December 17, 2007


The Coming Oil Crash: Crude at $100 a barrel makes good headlines but ignores basic economics. Why oil prices are in for a 50 percent drop. (John Cassidy, January 2008, Portfolio)

[T]he experts who are predicting the worst, based on geology and geopolitics, are missing the crucial role that economic incentives play in determining the price of crude. The tripling of oil prices since the summer of 2003 has unleashed forces that within the next two or three years will bring oil prices tumbling back down to below $50 a barrel. Looking even further ahead, prices could easily fall to $30 a barrel or even lower. So before you trade in your Cadillac Escalade for a Toyota Prius, think twice: $1.50-a-gallon gas might not be gone forever.

The key to understanding where prices are headed is distinguishing between the short run and the long run. In a time frame of anything shorter than five years, the supply of crude is more or less fixed. Drilling for oil is an arduous and unpredictable process. Even after a new hydrocarbon reservoir is discovered, ramping up output takes years. Current production capacities reflect investment decisions made in the late 1990s or earlier.

Today, OPEC has the ability to produce about 35 million barrels of crude a day; the rest of the world can produce perhaps 50 million barrels a day. As recently as 2003, this seemed like plenty. Since then, though, global demand has grown rapidly, and a series of catastrophes—some natural (hurricanes Rita and Katrina), some man-made (war in Iraq and unrest in Nigeria and Venezuela)—have curtailed production, causing supply to dip below demand. In September, the global demand for crude reached 85.9 million barrels a day, whereas global supply was just 85.1 million barrels a day, according to I.E.A. figures.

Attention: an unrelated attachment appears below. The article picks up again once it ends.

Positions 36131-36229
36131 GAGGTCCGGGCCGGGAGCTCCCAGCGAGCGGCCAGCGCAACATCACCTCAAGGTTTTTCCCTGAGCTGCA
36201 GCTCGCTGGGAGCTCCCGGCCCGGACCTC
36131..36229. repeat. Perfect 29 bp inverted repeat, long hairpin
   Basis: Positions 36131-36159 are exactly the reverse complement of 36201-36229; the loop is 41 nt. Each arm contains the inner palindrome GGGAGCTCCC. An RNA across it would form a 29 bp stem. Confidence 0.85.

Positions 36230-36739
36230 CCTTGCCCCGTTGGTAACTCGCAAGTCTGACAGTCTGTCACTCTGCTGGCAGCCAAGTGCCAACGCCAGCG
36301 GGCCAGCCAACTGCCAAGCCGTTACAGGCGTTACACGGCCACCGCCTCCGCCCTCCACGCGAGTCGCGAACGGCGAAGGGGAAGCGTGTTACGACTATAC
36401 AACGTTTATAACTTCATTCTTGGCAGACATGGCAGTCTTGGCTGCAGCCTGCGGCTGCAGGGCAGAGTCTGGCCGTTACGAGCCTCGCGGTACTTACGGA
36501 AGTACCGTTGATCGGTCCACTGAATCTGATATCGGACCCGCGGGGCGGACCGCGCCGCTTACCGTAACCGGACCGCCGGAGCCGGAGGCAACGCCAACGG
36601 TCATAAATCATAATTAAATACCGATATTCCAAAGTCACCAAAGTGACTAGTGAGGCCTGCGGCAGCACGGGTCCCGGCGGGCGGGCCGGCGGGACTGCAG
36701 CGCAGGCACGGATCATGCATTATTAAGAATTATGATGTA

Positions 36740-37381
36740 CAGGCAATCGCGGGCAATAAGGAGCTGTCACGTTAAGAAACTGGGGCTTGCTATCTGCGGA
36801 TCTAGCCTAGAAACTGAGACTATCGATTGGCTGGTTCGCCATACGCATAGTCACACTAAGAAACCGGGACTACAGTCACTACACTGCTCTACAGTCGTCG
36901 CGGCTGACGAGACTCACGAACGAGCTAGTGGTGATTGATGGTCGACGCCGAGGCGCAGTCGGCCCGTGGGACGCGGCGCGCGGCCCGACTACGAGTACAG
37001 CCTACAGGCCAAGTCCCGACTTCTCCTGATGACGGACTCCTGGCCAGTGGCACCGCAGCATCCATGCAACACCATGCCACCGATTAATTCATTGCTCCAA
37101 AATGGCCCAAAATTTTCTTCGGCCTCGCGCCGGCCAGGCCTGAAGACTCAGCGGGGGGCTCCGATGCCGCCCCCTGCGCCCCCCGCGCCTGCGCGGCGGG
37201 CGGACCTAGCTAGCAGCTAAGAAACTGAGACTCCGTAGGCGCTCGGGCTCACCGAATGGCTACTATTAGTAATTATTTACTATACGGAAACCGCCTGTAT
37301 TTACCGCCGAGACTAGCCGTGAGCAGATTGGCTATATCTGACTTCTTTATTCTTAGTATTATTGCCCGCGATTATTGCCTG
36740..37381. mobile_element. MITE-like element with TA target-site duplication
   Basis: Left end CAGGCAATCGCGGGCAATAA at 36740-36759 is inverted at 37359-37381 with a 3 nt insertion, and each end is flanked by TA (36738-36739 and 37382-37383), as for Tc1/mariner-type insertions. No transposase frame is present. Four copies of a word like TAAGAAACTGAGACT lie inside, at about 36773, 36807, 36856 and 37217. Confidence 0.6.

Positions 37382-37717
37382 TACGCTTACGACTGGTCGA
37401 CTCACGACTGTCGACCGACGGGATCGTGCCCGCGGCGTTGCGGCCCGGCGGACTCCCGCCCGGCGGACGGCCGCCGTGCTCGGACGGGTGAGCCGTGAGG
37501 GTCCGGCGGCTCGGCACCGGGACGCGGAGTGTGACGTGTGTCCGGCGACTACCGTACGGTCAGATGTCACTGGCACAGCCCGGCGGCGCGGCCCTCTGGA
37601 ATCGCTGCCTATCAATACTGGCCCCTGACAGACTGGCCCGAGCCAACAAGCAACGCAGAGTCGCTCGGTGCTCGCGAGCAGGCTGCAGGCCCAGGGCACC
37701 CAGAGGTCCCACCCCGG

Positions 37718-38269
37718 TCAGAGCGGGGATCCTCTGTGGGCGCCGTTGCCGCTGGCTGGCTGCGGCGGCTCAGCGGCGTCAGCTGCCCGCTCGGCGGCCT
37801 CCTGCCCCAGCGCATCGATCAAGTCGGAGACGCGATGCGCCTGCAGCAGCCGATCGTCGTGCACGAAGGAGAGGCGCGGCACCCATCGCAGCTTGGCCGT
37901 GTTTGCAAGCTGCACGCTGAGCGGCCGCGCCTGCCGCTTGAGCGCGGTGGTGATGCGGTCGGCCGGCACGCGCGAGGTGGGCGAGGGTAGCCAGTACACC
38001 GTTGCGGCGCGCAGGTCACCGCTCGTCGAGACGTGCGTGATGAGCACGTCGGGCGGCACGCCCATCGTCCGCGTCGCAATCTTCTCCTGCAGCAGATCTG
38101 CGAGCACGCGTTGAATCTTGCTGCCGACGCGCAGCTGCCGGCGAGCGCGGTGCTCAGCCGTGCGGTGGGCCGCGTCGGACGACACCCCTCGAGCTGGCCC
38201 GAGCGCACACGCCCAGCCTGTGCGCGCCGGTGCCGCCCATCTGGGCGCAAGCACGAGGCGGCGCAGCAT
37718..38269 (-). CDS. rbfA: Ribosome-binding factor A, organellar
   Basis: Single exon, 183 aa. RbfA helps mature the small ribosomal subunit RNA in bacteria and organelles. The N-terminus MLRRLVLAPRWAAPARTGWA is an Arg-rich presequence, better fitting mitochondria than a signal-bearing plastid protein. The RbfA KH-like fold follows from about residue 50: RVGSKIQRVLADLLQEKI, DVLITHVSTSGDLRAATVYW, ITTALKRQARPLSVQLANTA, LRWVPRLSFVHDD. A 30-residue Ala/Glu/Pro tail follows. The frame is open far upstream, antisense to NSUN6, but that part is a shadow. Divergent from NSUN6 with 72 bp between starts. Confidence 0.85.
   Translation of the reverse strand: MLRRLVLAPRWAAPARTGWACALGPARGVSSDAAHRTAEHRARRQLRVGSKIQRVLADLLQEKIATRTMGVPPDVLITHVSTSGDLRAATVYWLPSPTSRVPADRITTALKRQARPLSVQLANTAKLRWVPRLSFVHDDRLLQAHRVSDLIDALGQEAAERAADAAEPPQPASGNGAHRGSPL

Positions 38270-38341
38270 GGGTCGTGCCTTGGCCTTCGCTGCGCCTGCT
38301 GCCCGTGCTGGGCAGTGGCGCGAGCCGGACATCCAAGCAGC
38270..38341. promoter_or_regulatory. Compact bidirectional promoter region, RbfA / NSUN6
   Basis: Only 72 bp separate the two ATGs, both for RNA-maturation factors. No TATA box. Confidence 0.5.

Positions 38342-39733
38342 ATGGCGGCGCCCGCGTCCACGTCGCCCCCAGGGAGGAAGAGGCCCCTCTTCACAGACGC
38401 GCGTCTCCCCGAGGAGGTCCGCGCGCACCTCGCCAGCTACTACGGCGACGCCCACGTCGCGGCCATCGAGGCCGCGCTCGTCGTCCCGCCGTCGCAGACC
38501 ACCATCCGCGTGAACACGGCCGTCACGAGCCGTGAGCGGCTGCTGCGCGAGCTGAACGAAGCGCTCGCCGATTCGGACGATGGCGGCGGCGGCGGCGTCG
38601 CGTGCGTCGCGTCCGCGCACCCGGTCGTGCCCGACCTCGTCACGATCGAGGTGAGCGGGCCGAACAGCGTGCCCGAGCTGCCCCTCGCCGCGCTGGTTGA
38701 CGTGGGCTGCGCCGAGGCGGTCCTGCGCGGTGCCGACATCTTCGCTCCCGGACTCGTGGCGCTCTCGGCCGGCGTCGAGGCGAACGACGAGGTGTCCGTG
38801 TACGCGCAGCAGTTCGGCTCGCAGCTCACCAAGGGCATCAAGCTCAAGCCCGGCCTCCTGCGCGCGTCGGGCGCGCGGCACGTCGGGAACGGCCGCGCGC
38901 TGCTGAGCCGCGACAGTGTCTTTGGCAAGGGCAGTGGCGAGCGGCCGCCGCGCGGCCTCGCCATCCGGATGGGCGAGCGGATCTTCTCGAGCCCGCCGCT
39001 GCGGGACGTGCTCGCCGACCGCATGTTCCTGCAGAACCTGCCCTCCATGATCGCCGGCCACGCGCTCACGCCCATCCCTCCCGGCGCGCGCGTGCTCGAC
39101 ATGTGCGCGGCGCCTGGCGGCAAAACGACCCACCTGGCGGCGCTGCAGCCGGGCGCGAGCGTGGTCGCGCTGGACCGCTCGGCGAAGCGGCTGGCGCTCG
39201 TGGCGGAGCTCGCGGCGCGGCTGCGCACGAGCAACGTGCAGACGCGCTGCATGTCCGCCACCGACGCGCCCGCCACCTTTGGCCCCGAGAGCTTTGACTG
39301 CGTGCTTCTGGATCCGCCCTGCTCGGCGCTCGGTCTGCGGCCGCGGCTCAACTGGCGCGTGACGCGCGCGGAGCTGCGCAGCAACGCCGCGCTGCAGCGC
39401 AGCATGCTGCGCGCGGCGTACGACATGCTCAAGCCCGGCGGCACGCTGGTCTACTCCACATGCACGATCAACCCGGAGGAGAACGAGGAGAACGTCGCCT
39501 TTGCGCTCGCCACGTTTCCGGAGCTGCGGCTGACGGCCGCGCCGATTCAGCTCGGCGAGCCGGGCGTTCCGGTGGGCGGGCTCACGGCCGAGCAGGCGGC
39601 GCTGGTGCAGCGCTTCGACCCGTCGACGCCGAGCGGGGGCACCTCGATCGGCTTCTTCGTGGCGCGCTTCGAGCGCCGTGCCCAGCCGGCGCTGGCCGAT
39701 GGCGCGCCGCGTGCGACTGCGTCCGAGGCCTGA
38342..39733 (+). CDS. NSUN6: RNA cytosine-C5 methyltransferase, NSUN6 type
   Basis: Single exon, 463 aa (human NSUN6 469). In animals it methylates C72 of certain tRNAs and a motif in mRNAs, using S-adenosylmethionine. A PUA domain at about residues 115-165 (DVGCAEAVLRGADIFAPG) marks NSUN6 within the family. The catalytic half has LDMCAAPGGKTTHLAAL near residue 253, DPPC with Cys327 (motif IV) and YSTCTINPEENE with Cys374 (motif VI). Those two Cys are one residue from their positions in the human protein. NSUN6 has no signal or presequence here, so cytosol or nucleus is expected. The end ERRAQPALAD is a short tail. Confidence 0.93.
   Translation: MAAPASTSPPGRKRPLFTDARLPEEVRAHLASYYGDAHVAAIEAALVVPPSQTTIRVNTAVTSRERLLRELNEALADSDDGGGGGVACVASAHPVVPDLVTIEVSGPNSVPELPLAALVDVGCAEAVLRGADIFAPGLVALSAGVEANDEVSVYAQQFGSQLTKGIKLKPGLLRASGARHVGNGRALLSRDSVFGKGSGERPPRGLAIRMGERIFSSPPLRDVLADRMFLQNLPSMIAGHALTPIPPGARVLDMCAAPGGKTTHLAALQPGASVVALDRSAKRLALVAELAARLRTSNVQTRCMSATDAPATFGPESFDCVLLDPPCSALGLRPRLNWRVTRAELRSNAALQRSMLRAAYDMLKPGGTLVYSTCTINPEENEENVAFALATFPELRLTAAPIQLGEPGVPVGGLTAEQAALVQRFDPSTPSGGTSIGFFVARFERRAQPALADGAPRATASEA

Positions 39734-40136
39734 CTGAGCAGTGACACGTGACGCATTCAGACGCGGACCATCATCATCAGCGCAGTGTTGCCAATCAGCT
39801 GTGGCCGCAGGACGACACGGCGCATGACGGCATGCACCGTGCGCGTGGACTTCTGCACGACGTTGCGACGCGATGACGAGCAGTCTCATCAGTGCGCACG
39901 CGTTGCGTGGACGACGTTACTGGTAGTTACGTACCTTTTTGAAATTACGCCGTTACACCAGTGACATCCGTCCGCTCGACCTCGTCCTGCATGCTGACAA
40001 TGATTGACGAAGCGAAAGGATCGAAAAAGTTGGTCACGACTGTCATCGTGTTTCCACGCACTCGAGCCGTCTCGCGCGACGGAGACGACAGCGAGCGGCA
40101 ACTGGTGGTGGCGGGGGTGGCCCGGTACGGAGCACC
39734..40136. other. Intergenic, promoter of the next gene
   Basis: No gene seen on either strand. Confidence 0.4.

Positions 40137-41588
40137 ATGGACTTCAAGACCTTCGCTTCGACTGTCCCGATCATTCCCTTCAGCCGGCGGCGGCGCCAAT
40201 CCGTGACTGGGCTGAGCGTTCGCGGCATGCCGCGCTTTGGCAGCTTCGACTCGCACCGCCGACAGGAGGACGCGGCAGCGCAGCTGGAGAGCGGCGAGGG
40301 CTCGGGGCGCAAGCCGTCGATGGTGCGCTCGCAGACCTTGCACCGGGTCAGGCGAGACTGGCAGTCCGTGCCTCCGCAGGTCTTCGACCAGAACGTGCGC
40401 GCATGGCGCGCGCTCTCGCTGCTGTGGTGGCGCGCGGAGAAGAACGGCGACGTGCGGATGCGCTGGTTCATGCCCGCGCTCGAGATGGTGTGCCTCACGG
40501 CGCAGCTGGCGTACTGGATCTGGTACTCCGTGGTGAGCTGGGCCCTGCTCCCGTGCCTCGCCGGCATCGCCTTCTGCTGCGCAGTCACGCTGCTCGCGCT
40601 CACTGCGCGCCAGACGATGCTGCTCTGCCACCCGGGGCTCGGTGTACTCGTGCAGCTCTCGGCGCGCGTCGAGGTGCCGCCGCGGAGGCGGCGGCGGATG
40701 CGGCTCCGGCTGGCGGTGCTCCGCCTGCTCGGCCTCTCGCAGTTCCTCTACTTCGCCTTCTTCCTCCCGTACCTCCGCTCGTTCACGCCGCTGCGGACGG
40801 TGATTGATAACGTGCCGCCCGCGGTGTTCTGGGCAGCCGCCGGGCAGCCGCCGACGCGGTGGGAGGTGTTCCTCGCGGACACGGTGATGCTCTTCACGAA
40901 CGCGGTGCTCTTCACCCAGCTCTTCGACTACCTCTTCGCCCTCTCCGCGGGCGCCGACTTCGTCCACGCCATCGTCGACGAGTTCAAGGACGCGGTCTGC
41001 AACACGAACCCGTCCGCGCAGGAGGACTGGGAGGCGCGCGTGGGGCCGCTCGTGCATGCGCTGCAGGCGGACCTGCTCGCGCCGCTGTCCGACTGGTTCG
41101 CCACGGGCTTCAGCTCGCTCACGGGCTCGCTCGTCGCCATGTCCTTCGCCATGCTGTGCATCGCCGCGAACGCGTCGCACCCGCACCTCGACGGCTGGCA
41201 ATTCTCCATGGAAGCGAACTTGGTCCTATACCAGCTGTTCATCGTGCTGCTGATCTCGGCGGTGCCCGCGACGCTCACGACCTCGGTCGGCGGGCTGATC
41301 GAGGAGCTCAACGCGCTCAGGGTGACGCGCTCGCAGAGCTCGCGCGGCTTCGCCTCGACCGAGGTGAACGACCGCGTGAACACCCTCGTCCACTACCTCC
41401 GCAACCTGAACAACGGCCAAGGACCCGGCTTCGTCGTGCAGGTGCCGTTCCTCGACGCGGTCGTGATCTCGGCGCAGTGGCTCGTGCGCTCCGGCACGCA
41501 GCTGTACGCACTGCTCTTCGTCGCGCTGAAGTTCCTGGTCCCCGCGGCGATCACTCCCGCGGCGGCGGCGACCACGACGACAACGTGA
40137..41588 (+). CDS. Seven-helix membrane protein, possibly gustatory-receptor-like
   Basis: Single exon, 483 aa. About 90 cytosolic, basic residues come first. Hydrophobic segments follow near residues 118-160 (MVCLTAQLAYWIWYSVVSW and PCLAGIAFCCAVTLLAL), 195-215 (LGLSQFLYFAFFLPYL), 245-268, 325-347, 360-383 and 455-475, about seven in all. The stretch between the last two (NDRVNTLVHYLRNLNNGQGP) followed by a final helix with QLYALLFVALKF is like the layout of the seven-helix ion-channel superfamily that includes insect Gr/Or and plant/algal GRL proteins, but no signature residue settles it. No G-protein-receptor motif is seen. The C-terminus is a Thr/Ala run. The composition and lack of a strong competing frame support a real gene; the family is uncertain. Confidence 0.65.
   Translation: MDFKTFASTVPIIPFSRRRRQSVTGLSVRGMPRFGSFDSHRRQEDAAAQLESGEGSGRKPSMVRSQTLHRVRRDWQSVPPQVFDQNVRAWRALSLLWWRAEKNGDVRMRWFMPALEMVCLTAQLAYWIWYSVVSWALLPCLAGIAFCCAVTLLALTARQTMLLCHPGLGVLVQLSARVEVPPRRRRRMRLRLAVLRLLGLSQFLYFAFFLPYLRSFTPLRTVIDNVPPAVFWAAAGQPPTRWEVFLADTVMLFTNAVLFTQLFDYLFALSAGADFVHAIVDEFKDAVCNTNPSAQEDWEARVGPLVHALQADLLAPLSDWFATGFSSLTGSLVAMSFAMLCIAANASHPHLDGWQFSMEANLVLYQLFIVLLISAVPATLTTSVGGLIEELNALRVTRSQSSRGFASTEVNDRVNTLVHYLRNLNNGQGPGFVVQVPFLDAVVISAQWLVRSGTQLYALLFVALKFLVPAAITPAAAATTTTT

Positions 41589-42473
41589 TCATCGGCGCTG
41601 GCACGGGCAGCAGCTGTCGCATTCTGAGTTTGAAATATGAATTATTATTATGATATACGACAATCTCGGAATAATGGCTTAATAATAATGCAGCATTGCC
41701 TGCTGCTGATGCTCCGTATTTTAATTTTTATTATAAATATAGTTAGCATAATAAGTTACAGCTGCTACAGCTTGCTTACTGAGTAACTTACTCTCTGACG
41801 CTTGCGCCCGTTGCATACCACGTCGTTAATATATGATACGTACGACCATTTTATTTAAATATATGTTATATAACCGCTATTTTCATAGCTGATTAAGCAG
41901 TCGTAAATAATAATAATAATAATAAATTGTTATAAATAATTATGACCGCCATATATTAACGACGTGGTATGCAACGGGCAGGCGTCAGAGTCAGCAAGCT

When shortages emerge in any market, prices spike. If the imbalance is expected to continue, speculators move in and drive prices even higher. Oil is no exception. In the fall, as crude inventories declined and the rhetorical battle between the U.S. and Iran escalated, trading volume shot up.

With prices close to the inflation-adjusted record, energy companies and governments are investing heavily in facilities that generate crude and crude substitutes. Consumers of fuel oil and gasoline are starting to economize, and over time, these changes in behavior will shift the balance of power in their favor. When that happens, an oil glut will emerge, and the price will plummet.

...that if two bits of easily imagined news--a goat herder from Tora Bora turns up with OBL's corpse and Mahmoud Ahmedinejad is removed from office--occurred on the same day, even though neither had anything to do with oil supplies, the price per barrel would pancake.

Posted by Orrin Judd at December 17, 2007 9:30 PM
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